Koori coast

Continuity and change

In the past many practices of Koori culture were discouraged by Europeans and sometimes actively suppressed by missionaries and schools. But knowledge was passed on, often by mothers to their children alongside other activities, like the collecting of shells for tourist art.

Harbour bridge
Shell Sydney Harbour Bridge made by
Esma Timbery, 2006.
Shell slippers made by
Phyllis Stewart, 2007.

The women collected blue shells on the rocks at Kurnell - you had to boil them because they had a fish inside. We called them 'gubbens' you'd get them off the rock with a knife. There was also 'fans' - all colours, they looked like a fan. The men would come back and have something to eat and then we'd catch the last ferry home.
Esme Timbery

Linda Cruse   Linda Cruse remembers her mother’s shellwork:
We used to pick up shells on the beach and bring them home to my mother. She’d always be going to the beach to collect shells even when we were at Bodalla… she had special beaches where she’d collect them and special names. She knew them all but I can’t remember them. Linda Cruse
Linda Cruse

Jodie Stewart remembers being told stories while collecting shells with her grandmother.
My grandmother, she used to collect shells and make harbour bridges, and booties. And that was a part of their livelihood, they used to do that as a pastime. So that would help them bring in food, and whatever they needed to spend their time to get to these places. So she’d sit there for days on the beach, and we’d be with her ....(Full transcript)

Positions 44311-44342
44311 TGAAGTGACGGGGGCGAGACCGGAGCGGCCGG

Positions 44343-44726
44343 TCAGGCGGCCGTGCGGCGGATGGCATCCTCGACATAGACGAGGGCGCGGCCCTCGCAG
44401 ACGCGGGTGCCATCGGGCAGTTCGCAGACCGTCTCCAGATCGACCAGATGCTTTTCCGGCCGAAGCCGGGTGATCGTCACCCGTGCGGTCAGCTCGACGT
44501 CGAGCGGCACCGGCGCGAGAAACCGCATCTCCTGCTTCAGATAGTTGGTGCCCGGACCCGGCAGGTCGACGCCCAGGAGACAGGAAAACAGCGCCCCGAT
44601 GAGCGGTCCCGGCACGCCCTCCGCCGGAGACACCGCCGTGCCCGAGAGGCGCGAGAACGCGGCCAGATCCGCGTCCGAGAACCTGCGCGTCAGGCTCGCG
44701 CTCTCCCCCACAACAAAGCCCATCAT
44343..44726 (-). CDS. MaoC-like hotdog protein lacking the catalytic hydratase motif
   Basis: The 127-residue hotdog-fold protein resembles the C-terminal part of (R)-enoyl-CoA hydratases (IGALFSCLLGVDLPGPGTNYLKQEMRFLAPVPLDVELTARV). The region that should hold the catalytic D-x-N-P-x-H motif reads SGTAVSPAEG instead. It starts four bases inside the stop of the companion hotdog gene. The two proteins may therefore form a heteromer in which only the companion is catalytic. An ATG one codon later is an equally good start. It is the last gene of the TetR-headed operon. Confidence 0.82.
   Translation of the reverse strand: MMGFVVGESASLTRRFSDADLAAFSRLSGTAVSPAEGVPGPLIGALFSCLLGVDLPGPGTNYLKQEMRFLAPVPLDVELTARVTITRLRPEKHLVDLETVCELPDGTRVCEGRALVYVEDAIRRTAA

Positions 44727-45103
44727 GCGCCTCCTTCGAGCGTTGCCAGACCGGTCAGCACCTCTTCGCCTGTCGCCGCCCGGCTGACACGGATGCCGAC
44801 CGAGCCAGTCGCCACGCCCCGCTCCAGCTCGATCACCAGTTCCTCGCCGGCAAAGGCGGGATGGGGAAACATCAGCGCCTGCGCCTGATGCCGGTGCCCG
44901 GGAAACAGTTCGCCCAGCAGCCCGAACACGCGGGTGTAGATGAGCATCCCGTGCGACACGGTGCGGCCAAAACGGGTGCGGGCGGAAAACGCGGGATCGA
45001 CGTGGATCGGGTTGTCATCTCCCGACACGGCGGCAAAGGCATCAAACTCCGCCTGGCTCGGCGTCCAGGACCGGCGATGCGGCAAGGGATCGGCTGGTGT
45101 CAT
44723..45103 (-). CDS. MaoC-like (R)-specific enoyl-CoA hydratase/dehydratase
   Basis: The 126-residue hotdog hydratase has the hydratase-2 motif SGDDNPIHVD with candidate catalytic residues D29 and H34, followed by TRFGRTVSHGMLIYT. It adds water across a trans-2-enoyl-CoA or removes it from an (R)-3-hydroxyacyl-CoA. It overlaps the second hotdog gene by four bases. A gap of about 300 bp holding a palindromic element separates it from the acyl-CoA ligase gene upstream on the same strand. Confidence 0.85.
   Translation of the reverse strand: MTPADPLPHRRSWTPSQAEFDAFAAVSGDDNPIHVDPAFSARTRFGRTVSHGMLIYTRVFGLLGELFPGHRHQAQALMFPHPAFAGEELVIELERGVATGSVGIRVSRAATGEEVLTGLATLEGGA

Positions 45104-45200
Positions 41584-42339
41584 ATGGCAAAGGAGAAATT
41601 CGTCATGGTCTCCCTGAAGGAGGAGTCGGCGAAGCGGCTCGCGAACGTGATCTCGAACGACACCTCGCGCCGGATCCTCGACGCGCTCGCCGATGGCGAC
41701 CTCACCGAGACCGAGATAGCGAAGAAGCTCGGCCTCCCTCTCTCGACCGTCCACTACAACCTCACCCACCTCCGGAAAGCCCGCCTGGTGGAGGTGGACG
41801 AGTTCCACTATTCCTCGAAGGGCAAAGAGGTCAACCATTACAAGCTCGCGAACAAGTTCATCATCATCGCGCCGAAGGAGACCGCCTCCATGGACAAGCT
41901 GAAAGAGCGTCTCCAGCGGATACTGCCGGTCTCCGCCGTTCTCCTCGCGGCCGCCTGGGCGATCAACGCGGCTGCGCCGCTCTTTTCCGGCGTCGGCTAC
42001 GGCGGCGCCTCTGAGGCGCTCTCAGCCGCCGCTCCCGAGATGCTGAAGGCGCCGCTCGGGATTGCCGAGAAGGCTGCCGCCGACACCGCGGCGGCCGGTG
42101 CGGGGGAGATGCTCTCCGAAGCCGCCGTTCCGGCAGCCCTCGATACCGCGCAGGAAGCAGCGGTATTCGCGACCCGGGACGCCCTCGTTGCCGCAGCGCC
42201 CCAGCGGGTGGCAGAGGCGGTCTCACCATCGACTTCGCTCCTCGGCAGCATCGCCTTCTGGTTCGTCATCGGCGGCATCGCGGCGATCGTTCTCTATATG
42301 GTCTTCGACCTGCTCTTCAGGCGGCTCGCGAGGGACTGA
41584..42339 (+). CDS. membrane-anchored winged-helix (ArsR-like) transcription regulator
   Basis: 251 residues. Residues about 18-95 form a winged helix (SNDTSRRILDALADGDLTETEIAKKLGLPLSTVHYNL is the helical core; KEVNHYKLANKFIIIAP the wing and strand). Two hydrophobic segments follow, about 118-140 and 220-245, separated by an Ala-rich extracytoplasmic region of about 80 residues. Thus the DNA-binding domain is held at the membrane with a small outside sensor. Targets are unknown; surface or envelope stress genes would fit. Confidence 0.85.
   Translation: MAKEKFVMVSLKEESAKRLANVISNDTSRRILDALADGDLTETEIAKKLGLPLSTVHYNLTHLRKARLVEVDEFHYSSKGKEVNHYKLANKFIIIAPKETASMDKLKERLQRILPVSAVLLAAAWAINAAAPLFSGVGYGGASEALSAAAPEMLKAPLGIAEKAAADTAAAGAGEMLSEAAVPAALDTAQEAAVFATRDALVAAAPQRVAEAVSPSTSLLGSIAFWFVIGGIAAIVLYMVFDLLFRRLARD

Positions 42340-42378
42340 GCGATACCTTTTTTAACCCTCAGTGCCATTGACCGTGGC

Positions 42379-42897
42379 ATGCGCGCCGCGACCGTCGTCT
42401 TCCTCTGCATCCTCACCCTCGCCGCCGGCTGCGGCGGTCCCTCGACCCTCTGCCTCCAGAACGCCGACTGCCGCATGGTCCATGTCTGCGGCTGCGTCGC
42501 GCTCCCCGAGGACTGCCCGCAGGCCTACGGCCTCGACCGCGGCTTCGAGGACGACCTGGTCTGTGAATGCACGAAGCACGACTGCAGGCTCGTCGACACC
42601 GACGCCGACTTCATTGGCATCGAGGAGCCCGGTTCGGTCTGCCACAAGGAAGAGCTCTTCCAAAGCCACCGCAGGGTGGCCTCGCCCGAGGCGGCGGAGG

Jodi Stewart

Passing on knowledge to a younger generation isn't always easy. Aboriginal Heritage Conservation Officer, Graham Moore, remembers a time in his life when he didn't want to know about his Koori culture.
As a young boy I had all my uncles and aunties and it was forever ..., and we come from a very large family. Mum was one of thirteen. So I had all these aunties and uncles and they associated with the other families as well. So when I was a youngfellah I was taught different things by uncle, and uncles, depending where we were and what we were doing. Hunting, for example, tracking, different types of tracks he’d show me in the sand for different types of animals. But as I got older ...(Full transcript)
Graham Moore